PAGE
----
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Collective lawsuit being readied to challenge security laws

JIJI

A citizens’ group is preparing a collective lawsuit to challenge the constitutionality of the national security laws that were enacted on Saturday to allow the country to exercise the right to collective self-defense.

The group was formed by Mitsushige Yamanaka, mayor of Matsusaka, Mie Prefecture, and others in July last year in response to the government’s decision to change its constitutional interpretation to lift a ban on the use of the collective self-defense right.

The mayor aims to invite some 10,000 participants as plaintiffs in the lawsuit and file it as early as this year. At present, the group has some 1,000 members, according to the Yamanaka.

Setsu Kobayashi, constitutional scholar and professor emeritus at Keio University, who described the security bills as unconstitutional during a parliamentary hearing in June, is set to lead a group of over 20 lawyers in the suit.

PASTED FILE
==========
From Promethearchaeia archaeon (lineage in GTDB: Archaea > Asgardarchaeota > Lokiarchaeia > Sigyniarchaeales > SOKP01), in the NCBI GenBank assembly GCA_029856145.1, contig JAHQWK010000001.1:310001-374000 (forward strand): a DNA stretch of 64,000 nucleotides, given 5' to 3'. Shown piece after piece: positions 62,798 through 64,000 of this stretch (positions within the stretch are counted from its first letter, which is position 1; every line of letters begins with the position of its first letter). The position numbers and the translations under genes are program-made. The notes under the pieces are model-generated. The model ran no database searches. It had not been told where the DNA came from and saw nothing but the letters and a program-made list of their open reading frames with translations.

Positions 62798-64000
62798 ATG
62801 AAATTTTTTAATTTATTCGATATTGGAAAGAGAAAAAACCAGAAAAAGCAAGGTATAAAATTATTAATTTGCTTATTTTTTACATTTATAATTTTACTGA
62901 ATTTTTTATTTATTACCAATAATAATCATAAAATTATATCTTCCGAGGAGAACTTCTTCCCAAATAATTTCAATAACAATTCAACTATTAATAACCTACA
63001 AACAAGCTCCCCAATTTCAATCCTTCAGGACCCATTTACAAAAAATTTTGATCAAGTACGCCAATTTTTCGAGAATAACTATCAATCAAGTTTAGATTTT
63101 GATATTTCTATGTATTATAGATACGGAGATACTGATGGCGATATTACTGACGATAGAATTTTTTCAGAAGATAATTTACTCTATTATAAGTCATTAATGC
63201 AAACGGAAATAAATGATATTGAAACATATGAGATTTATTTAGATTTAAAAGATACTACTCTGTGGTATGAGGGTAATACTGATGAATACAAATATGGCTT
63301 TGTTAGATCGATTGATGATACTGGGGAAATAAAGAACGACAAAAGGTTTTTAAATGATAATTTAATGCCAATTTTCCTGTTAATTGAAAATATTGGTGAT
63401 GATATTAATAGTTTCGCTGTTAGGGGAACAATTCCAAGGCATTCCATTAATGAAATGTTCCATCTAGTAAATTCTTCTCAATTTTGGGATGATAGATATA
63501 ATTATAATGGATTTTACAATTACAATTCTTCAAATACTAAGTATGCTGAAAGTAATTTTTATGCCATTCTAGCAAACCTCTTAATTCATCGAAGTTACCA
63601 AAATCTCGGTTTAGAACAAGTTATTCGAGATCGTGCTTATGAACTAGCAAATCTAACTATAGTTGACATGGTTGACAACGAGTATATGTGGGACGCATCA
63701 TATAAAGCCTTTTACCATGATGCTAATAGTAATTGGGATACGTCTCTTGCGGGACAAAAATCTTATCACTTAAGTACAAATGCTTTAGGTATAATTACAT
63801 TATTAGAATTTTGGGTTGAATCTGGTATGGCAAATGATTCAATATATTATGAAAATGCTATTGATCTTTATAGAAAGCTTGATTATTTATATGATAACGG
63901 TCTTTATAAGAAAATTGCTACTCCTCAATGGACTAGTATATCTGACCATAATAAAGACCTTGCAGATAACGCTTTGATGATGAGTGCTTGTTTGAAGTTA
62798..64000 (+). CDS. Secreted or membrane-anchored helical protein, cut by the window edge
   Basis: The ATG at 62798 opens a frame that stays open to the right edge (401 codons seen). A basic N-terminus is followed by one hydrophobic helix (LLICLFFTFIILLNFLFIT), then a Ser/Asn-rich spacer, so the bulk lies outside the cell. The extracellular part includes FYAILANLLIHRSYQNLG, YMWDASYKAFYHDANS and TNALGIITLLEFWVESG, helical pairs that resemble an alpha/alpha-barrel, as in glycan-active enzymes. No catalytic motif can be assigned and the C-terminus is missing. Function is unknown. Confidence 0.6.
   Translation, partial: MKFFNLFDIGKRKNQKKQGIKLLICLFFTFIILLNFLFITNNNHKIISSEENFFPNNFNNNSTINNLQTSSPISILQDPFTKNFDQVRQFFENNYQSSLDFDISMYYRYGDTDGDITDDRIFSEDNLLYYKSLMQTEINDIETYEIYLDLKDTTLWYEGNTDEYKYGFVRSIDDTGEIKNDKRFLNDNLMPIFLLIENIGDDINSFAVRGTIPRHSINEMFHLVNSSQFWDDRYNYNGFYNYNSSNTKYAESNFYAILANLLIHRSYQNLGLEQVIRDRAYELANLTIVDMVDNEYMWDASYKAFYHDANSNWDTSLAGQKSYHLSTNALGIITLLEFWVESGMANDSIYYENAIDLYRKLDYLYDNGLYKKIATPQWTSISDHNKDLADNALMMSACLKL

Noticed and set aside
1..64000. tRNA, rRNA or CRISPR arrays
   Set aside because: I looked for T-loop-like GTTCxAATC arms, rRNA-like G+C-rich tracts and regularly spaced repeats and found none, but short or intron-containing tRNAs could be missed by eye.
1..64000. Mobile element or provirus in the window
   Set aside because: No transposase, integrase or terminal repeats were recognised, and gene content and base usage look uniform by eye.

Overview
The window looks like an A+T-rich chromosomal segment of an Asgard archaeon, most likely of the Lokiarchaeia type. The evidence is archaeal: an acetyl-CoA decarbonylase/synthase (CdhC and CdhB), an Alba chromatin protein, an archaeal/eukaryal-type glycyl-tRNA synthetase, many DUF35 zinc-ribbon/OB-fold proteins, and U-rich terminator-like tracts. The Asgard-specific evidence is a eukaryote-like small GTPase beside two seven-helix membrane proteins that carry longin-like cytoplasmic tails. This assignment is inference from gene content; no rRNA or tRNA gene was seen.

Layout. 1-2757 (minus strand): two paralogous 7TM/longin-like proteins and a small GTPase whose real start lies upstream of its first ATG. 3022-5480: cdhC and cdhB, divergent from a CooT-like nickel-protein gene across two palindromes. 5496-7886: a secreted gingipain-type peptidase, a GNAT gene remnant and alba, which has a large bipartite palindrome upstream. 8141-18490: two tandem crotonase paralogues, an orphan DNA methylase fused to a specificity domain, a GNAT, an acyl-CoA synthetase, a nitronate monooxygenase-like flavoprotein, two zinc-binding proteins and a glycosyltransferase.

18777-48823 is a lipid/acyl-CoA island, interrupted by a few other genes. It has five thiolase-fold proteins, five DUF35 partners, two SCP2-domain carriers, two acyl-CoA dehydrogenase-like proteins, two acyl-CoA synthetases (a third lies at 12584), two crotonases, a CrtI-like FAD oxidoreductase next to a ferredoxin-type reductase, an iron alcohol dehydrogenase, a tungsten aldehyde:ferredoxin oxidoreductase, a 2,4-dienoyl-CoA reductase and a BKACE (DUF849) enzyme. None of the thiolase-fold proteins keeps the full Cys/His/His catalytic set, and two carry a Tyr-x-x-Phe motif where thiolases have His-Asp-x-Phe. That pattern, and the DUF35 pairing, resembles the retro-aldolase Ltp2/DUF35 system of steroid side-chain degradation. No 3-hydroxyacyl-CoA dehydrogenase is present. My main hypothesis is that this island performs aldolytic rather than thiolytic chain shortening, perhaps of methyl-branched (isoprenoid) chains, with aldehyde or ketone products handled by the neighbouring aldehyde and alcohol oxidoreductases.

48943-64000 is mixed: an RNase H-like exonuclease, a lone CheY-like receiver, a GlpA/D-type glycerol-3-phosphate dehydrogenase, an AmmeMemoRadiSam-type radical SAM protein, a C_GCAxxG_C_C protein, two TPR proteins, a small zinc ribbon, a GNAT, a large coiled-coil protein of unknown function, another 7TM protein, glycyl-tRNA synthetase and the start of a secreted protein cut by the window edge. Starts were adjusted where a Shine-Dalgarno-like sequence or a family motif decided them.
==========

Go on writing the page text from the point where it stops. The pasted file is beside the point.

The constitutionality of a law alone cannot be judged by courts, meaning that such a lawsuit needs to be accompanied by claims of rights violations or those for damages.

A series of lawsuits seeking to invalidate the July 2014 decision to lift the collective self-defense ban were all rejected. In a rare case, the Nagoya High Court ruled in 2008 that the dispatch of Self-Defense Force troops to Iraq was unconstitutional while a number of other suits seeking to suspend the dispatch were rejected.

A veteran judge said that if a lawsuit is filed against the national security laws, it is expected to become a closely watched case such as has not been seen in years.

Another judge raised questions whether a decision made by elected officials can be examined by judges who are not elected.